Wednesday, August 29, 2007

Sugar: More Addictive Than Cocaine

"An astonishing 94 percent of rats who were allowed to choose mutually-exclusively between sugar water and cocaine, chose sugar."

Mmmmm... sugar sugar.

Black Desert (Excerpt)

Nyx didn’t touch the letters again until she and Eshe and Suha were back in Faleen, holed up in a little two-room rental with a terrace at the edge of the Chenjan district. The call to evening prayer rolled out over the city and was taken up by half a hundred muezzins out on their mud brick rooftops. The air vibrated with the sound of it; just another warm, close night in the desert. Warmer than the coast,

She sat out on a rickety wicker chair on the terrace with a whiskey in one hand and the letters in the other. Her burnous was wrapped snugly around her. Winter warmth was a different sort of warmth than the summer kind that drove rich First Families out into the hills and the poorer sort up onto their rooftops. Winter meant sleeping with your clothes on.

She tugged a letter out of the bunch at random. Rhys’s neat, familiar scrawl curled across the front of the pale beige paper, but she saw no return address. She flicked the page open and found the address there at the bottom, next to his signature. Rhys Dax, he had written, his old nom de guerre.

Nyx didn’t know Tirhan very well, but she knew the city he’d listed: Shirazi. She’d been thinking she’d have to get a boat and deal with all that water, but Shirazi was an inland city. That meant she needed to find some way to get across the border through one of the mountain passes. During winter. She’d heard about snow up in the mountains, and seen some pictures, but never experienced it. Frozen water, all around. It sounded bloody awful.

“Bloody hell,” she muttered, and put the letter back down with the rest on the low stool next to her. She sipped her whiskey. Nothing about this note was easy.

Suha came out onto the terrace with her. “You hear what’s on the radio?” she asked.

Nyx shook her head. A few muezzin calls still sounded at the outer edges of the city, moving out into the desert. Now, though, she could hear a low, tinny murmur that must be the radio on inside.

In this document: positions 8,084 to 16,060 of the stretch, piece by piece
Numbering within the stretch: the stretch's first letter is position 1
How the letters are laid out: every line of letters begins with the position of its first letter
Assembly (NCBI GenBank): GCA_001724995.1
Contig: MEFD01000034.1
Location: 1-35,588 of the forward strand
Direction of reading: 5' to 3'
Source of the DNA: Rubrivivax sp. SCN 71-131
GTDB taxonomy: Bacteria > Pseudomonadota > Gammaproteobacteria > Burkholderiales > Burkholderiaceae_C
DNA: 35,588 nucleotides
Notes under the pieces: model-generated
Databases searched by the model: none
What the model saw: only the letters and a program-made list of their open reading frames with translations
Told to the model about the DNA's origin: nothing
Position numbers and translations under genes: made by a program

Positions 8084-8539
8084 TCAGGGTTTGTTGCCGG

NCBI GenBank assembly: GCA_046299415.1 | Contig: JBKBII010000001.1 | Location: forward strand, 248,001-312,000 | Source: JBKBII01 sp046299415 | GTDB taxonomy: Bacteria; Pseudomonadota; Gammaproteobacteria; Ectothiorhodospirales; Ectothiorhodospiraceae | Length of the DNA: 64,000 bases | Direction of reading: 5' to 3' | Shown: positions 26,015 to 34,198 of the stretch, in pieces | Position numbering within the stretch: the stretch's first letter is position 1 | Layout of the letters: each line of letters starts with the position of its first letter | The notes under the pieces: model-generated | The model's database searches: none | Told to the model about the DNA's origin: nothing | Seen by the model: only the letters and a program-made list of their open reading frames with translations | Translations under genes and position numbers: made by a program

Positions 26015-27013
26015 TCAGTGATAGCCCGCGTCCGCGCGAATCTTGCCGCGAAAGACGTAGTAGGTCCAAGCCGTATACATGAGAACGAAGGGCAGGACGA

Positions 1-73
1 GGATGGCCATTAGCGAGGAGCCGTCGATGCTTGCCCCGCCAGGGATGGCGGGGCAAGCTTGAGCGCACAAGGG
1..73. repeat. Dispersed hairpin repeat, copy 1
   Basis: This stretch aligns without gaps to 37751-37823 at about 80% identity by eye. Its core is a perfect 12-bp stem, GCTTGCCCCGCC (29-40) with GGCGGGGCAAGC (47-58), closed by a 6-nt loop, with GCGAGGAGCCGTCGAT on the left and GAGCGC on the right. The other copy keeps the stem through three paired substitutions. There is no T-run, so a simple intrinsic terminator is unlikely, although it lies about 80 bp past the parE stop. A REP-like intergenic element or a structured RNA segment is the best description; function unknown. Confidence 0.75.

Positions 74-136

“They’re opening up Mushtallah tomorrow,” Suha said.

“What’s the final count?"

“Eighty-four thousand dead. Already burned.”

“Any First Families?”

“Huh. Don’t know. I’ll look into it.”

“Do that. I want to know who lost a first born and who didn’t.”

“Sure thing.” Suha leaned up against the railing, looked out over the narrow street below, the flat rooftops. The dark sky had a hazy orange-lavender glow, a perpetual haze created by dead and dying bugs of a hundred thousand kinds and the ruddy light from glow globes and other forms of bug light. There were no gas lamps this far from the interior, just the constant piss and reek of the bugs.

“Quiet,” Suha said.

“Usually is, after the muezzin.”

“Eshe’s asleep. Been throwing up since we got in.”

“I know. He’s got a sensitive stomach. Don’t want to take him in if it’s nothing.”

“Yeah, he’s all right, seems like now. I gave him some soda and he nodded off pretty quick.”

“Yeah. You know I need to look up a guy in Tirhan?”

“The magician? Yeah, I figured. Boat?”


Suha gave a slow nod. She continued to gaze out over the rooftops, eyes glassy, big mouth set. She worked her jaw for awhile. “I got a sister married to a gunrunner,” Suha said.

“I remember,” Nyx said.

Suha sighed. “They do a lot of work during the spring and summer running shit up through the mountains and into Tirhan, but I don’t know what they’re running this time of year. I’ll look into it. She can probably get us overland. Don’t know how long, though.”

“I’ve heard it’s a six or eight day trip.”

“I mean, how long til she can set us up.”

“Yeah, well, that part we can butter up. Tell her there’s a shitload of money in it if she wants to play guide.”

Suha clasped her hands. They were big hands, too, like her mouth, dark and bruised as wine-stained leather. “You want to take Eshe with us?

“Where else is he going to go?”

“Dangerous crossing for a boy.”

“He can shift it.”

“Long way to go and stay in that form.”